Tutorial of basic Usage

Description

Stable Iterative Variable Selection (SIVS) is a feature selection method that wraps machine learning methods with internal feature selection (e.g shrinkage methods such as LASSO). In this vignette we demonstrate simple usage of this method. We would like to encourage users to always stay critical of the results they get and not use SIVS as a blackbox method.

For the purpose of this simple tutorial, we use Arcene Data Set which is a sample dataset to demonstrate feature selection methods via a binary classification. As the webpage states:

ARCENE's task is to distinguish cancer versus normal patterns from mass-spectrometric data.

Download and read dataset

train_x <- read.csv(file = "https://archive.ics.uci.edu/ml/machine-learning-databases/arcene/ARCENE/arcene_train.data", header = F, sep = " ", strip.white = T, blank.lines.skip = T, stringsAsFactors = F)
train_y <- read.csv(file = "https://archive.ics.uci.edu/ml/machine-learning-databases/arcene/ARCENE/arcene_train.labels", header = F, sep = " ", strip.white = T, blank.lines.skip = T, stringsAsFactors = F)

validation_x <- read.csv(file = "https://archive.ics.uci.edu/ml/machine-learning-databases/arcene/ARCENE/arcene_valid.data", header = F, sep = " ", strip.white = T, blank.lines.skip = T, stringsAsFactors = F)
validation_y <- read.csv(file = "https://archive.ics.uci.edu/ml/machine-learning-databases/arcene/arcene_valid.labels", header = F, sep = " ", strip.white = T, blank.lines.skip = T, stringsAsFactors = F)


train_y <- train_y[, 1]
validation_y <- validation_y[, 1]

Explore, Pre-process, and clean data

Check for possible missing values in the data:

library("varhandle")

knitr::kable(varhandle::inspect.na(d = train_x, barplot = F))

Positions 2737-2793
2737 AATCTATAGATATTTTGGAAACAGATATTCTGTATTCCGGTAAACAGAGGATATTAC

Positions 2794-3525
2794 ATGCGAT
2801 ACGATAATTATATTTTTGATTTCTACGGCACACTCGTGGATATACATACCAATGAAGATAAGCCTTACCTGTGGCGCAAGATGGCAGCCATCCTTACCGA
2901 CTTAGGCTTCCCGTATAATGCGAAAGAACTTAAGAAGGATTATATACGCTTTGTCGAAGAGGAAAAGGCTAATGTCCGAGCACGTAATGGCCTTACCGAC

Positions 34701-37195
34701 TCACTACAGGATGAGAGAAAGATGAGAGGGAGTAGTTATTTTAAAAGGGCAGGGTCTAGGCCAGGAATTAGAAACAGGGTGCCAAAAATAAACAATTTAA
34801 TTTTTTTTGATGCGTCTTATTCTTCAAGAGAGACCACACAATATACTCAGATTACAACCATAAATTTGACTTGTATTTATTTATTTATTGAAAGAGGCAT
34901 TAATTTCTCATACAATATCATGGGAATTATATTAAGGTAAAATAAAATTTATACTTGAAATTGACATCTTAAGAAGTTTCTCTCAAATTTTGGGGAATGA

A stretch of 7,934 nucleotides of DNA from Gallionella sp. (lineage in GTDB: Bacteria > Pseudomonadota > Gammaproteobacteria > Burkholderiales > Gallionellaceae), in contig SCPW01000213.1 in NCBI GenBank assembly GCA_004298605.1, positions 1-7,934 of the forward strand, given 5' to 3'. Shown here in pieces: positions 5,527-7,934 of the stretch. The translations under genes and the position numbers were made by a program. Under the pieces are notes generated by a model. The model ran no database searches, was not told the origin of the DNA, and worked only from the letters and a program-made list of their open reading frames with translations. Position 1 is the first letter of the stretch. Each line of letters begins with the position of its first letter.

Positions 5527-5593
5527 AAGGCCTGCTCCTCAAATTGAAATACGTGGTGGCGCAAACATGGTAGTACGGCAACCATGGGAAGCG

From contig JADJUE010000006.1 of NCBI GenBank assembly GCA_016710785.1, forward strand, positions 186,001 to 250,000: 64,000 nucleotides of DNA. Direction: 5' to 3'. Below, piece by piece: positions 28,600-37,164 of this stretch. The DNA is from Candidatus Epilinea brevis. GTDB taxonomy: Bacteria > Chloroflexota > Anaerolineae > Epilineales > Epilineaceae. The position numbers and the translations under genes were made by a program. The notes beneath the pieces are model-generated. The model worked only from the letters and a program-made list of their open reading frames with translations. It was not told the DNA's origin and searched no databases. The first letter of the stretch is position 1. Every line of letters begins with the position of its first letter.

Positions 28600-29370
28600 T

column_index column_name number_of_NAs ratio_of_NA
10001 V10001 100 1
knitr::kable(varhandle::inspect.na(d = validation_x, barplot = F))
column_index column_name number_of_NAs ratio_of_NA
10001 V10001 100 1

There is a column (V10001) that has 100% NA in each of the two datasets (probably because the data is not CSV and some white-space issues). Let's remove that and move on:

train_x <- train_x[, -10001]
validation_x <- validation_x[, -10001]

Now let's have a better understanding of what variables we are dealing with in this R session:

knitr::kable(varhandle::var.info(regex = "_[xy]$"))
name class size detail
train_x data.frame 5 Mb dimension: 100, 10000
validation_x data.frame 5 Mb dimension: 100, 10000
train_y integer 448 bytes length: 100
validation_y integer 448 bytes length: 100

Using SIVS

Now we can run SIVS to get the most important features. Note that for the sake of making the vignette, the progressbar is set to FALSE and the verbosity has set to none so that the function does not print its progress. It's worth noting that due to the nature of this feature selection method, running a high-dimensional data in SIVS would take time, therefore, the more CPU core you allocate to it, the faster it will do the job. The following would take about 19 minutes with 2 CPU cores (parallel.cores = 2) and it will be much faster if you use parallel.cores = "grace" which will use all CPU cores except 1.

library("sivs")

sivs_obj <- sivs::sivs(x = train_x,           # it should be a matrix or dataframe with features as columns and samples as rows
                       y = factor(train_y),
                       verbose = "none",      # This is for demonstration, you leave the verbose to be "general"
                       progressbar = FALSE)   # This is for demonstration, you leave the progressbar on